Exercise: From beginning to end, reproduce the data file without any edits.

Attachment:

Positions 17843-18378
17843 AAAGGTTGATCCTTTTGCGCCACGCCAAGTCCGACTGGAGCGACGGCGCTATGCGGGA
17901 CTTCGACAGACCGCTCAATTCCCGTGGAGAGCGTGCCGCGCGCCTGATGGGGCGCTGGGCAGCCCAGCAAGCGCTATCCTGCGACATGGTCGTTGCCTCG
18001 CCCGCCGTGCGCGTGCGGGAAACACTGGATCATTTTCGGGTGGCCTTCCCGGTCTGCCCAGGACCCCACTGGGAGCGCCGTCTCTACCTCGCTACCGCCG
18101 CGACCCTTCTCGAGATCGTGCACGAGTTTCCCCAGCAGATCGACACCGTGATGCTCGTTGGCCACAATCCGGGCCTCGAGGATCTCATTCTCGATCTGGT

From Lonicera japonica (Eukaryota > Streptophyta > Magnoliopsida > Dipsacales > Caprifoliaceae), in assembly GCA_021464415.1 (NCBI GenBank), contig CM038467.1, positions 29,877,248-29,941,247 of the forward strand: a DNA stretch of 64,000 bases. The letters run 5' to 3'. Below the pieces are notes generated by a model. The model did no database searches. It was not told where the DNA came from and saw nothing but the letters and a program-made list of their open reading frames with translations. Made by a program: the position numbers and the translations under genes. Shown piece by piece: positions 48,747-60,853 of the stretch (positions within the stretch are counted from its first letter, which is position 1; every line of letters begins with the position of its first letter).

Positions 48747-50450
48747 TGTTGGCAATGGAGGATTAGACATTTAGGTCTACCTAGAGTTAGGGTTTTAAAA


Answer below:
Positions 17843-18378
17843 AAAGGTTGATCCTTTTGCGCCACGCCAAGTCCGACTGGAGCGACGGCGCTATGCGGGA
17901 CTTCGACAGACCGCTCAATTCCCGTGGAGAGCGTGCCGCGCGCCTGATGGGGCGCTGGGCAGCCCAGCAAGCGCTATCCTGCGACATGGTCGTTGCCTCG
18001 CCCGCCGTGCGCGTGCGGGAAACACTGGATCATTTTCGGGTGGCCTTCCCGGTCTGCCCAGGACCCCACTGGGAGCGCCGTCTCTACCTCGCTACCGCCG
18101 CGACCCTTCTCGAGATCGTGCACGAGTTTCCCCAGCAGATCGACACCGTGATGCTCGTTGGCCACAATCCGGGCCTCGAGGATCTCATTCTCGATCTGGT

From Lonicera japonica (Eukaryota > Streptophyta > Magnoliopsida > Dipsacales > Caprifoliaceae), in assembly GCA_021464415.1 (NCBI GenBank), contig CM038467.1, positions 29,877,248-29,941,247 of the forward strand: a DNA stretch of 64,000 bases. The letters run 5' to 3'. Below the pieces are notes generated by a model. The model did no database searches. It was not told where the DNA came from and saw nothing but the letters and a program-made list of their open reading frames with translations. Made by a program: the position numbers and the translations under genes. Shown piece by piece: positions 48,747-60,853 of the stretch (positions within the stretch are counted from its first letter, which is position 1; every line of letters begins with the position of its first letter).

Positions 48747-50450
48747 TGTTGGCAATGGAGGATTAGACATTTAGGTCTACCTAGAGTTAGGGTTTTAAAA